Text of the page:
(Bloomberg) -- OPEC and its allies could boost oil production by more than the 1 million barrels a day agreed last month if needed, Russia’s Energy Minister Alexander Novak said.
“I can’t rule out that if there is a need for more than 1 million barrels we will be able to quickly discuss it all together and make all necessary decisions,” Novak told reporters in Moscow on Friday. The producers have “all needed tools,” if necessary, he said.
Oil prices have remained near their highest in more than three years despite pledges by Russia, Saudi Arabia and their allies last month to boost production. Supplies are being strained by deepening losses in Venezuela, erratic flows from Libya and the prospect of renewed U.S. sanctions on Iran which could curb its exports.
Novak didn’t comment on whether he discussed in detail the option of raising supply by more than the agreed amount with his Saudi Arabian counterpart Khalid Al-Falih during their phone conversation earlier this month.
“If there is a need, we can always contact other countries” to discuss the possibility of increasing further, Novak said. “We discussed this as an option -- this communication -- but as to the need of any decision now, it’s too early to talk about it.”
Questions on which countries will increase supply and by how much remain contentious topics in the coalition of producers often referred to as OPEC+.
Iran, facing the loss of customers scared off by U.S. penalties, disputes that the Organization of Petroleum Exporting Countries agreed to any significant output increases at its meeting in June. Output limits assigned in late 2016 still apply, and any country that exceeds these is betraying the organization, it has said.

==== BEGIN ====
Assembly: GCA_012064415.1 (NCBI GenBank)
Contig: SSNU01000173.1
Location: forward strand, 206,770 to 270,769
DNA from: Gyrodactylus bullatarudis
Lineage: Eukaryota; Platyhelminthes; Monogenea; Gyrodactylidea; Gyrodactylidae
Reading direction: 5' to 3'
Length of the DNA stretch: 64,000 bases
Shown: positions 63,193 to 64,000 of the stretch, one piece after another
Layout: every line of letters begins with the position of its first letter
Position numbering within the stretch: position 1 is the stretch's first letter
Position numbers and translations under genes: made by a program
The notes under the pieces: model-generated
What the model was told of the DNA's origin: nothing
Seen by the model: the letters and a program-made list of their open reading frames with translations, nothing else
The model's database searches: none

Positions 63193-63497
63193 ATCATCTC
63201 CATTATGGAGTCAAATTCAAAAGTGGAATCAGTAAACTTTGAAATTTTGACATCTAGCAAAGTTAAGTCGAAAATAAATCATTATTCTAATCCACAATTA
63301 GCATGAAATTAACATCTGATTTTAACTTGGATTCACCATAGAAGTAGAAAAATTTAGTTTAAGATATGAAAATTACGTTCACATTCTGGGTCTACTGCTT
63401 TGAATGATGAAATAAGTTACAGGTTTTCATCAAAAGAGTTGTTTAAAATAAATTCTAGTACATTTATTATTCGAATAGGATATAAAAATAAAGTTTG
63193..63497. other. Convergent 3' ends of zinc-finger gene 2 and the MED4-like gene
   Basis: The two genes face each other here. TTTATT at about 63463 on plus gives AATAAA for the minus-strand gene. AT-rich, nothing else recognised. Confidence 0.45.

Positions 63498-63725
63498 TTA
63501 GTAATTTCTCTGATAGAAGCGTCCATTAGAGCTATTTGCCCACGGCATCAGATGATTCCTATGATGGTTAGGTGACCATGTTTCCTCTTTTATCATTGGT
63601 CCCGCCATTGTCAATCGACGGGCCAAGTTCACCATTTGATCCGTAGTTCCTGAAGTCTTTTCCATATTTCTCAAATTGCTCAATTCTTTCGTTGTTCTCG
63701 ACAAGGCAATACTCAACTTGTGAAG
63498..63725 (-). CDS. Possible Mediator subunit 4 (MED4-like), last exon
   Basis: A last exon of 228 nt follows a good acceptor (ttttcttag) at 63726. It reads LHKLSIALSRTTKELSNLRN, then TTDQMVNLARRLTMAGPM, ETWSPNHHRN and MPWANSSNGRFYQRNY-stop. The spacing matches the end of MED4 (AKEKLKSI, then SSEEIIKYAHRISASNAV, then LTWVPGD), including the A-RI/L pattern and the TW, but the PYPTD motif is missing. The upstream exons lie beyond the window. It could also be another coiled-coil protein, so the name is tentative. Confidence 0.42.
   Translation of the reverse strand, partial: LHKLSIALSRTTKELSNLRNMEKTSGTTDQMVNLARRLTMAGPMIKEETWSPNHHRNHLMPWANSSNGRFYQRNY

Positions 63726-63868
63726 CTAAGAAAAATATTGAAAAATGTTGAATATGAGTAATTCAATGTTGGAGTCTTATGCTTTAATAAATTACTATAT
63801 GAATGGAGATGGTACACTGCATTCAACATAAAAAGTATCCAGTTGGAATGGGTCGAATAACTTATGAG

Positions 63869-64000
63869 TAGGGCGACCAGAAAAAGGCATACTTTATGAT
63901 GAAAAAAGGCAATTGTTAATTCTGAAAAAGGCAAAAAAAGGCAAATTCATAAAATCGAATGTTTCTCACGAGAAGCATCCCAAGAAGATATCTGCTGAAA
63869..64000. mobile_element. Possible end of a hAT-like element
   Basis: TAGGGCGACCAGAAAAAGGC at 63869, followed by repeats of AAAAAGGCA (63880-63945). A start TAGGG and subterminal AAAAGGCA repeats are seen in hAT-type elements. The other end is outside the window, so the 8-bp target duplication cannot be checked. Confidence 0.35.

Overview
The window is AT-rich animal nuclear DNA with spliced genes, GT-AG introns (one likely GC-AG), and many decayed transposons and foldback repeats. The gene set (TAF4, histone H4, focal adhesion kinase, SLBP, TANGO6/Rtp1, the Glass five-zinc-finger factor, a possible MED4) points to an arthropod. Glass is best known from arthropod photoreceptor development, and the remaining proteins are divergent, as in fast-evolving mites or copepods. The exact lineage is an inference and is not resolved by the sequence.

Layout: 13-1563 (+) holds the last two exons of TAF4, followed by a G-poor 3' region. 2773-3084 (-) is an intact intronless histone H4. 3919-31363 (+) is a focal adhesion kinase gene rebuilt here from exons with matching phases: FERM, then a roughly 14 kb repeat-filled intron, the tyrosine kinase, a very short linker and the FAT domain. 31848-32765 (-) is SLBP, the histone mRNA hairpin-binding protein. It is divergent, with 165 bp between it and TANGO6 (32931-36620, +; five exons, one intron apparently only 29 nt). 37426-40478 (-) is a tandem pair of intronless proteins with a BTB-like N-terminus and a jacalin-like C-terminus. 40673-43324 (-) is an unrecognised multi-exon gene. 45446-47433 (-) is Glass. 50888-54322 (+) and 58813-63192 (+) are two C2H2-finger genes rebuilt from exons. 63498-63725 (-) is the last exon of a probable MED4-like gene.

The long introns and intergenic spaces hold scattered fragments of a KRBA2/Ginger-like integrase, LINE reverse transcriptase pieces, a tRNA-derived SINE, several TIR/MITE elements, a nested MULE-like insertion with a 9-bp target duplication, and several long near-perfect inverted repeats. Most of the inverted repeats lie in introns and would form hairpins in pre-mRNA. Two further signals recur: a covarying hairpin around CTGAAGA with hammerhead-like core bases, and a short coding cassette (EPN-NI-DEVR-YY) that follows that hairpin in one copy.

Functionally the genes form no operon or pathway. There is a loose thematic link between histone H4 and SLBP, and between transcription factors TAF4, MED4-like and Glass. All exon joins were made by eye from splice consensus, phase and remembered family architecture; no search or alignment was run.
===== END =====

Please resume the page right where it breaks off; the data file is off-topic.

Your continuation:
“Minister Novak is wrong -- there was no agreement to produce an additional 1 million barrels a day last month in Vienna,” said Iran’s OPEC governor Hossein Kazempour Ardebili. Countries which had cut output more than pledged in the 2016 agreement are allowed to return to 100 percent compliance and “anybody who does anything beyond the resolution would be in breach of the agreement, and will be responsible for the consequences,” he said.
Novak said that last month’s OPEC+ decision allows any member with the capacity to boost output to do so. It doesn’t limit them to increasing in proportion to the cuts agreed in 2016. Questions on tensions in the group because of the supply allocations are “fantasies,” he said.
Russia, which pledged to raise its oil production by 200,000 barrels a day, has been quick out of the blocks. The country has so far in July added back nearly 80 percent of the 300,000 barrels it cut earlier, Novak said. It would still be fully in line with the OPEC+ decision by the end of this month, he said.
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